The exercise you are undertaking at the moment will be assisting you in your weight loss journey.
Unfortunately we cannot choose where we will lose our body fat from, though our diet will play a part.
I think doing some Pilates will help you, as a Pilates instructors we are trained to assist people with a variety of health and mobility restrictions, a thicker mat, or even 2 mats can make it more comfortable. The exercises you would do, would all help to increase your range of movement, improve your posture and strengthen your tummy and back muscles, thereby releasing some of the pressure on the joints. You may be able to find an instructor that could come to the house and do a session with you and point you in the right direction.
You mentioned in the string of replies you are a full time carer for your husband. I am sure that this is a very stressful role for you along with dealing with the stress of your husbands illness too. I mention this because “Stress” has been proved to lay down belly fat. It is part of the fight or flee response and the insulin and cortisol hormones that get released.
When you are stressed… could be a phone call, a meeting anything. The body goes on high alert and cortisol causes the release of extra sugars into the blood stream to feed the fight or flee response. There is no dragon to slay, it is emotional stress so the extra sugars get stored back as fat, the body gets used to this routine and gets clever, it stores the fat on the belly so it can get to it quickly next time you release cortisol. It is a vicious circle going on and you may not even realise it.
How do you change this? In a way you cannot change the immediate reasons why, e.g. your husband, but you can take steps to have “less stress” at other times, making time in the day when you can say “it’s me time”. Even for 10 minutes, do some meditation, practise some deep relation breathing techniques, make a hot drink and lock yourself away for 10 mins with some calming music. Standing or chair based Pilates or yoga will help too.
Avoid food and drinks that create a response, e.g. caffeine, this creates a heightened reaction, as will sugar. Try and get lots of sleep, if you are tired you are more likely to turn to sugar or caffeine to “keep you going”. You could try eating more “fermented” foods, these are known to help heal the gut and bring balance and are linked to the statement below.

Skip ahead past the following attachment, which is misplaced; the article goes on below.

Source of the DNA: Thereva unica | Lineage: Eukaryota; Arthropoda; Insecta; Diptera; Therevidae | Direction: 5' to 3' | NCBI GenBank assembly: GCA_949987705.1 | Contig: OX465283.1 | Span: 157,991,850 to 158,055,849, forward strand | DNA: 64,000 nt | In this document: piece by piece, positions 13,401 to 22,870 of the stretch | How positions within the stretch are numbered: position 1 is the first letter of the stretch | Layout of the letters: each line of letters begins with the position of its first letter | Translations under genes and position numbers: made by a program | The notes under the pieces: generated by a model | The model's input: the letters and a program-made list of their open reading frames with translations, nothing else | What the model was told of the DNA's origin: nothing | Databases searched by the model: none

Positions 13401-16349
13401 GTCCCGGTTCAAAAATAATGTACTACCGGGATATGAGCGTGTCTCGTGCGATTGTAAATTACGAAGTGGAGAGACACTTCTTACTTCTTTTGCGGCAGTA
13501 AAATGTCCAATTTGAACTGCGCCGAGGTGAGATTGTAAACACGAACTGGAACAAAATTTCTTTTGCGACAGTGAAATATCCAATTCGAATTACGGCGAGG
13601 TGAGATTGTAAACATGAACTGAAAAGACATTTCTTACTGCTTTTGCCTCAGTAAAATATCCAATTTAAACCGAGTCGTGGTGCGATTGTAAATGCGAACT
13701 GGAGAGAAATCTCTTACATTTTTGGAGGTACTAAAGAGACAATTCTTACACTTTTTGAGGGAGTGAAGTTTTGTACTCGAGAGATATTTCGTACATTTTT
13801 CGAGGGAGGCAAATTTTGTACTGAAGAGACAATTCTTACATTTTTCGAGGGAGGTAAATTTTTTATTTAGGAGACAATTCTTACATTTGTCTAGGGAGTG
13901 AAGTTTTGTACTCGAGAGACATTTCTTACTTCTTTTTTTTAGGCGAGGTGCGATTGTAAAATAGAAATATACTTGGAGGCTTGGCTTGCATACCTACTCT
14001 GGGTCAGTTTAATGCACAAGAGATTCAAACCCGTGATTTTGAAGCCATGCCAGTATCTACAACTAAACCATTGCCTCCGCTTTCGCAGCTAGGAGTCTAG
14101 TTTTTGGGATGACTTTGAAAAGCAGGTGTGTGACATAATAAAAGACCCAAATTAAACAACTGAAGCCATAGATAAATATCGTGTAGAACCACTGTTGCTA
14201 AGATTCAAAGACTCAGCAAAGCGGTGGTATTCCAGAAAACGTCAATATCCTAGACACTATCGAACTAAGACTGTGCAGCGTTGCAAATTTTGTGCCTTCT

You are hormonally changing too, probably peri menopausal which will also alter how and where you lay fat down, making us all more “apple” shaped as the female hormones drop away. There is a great book called “fat around the middle” by Marilyn Glenville which is good read and may help.
Gosh this is a long answer for you and in a way maybe just touches the sides of your problem. I hope this gives you some ideas for change, please take the time to schedule some “me” time, maybe when your husband has another carer at home or when he is sleeping? Use this time wisely for your health and well being too.
Q - Should I eat before going to the gym?
Just a query about eating before my workout, prompted by the fact that this morning I actually left the gym before finishing my workout because I was so hungry I could only think about getting home and eating something!
I eat dinner about 8pm most nights, then usually nothing until I get home from my morning gym session (around 9am). My usual workout is all cardio, pretty intense, and I have increased the intensity this week. It is 50 mins of work.
I have never eaten before the gym - just had a glass of water - as I hate the feeling of doing vigorous exercise on a full stomach - I feel like I can't breathe or something!
But I'm feeling now that I'll have to start eating before the gym or I'm not gonna make it all the way through my workouts.
What sort of thing would be the best thing to have to keep me going until breakfast without 'weighing me down'? It would need to be something I could shove down and then start my workout about 15 mins later, if that isn't a no-no (I roll out of bed and put my kit on and drive the 10 mins to the gym). I'm allergic to bananas and most other fruit.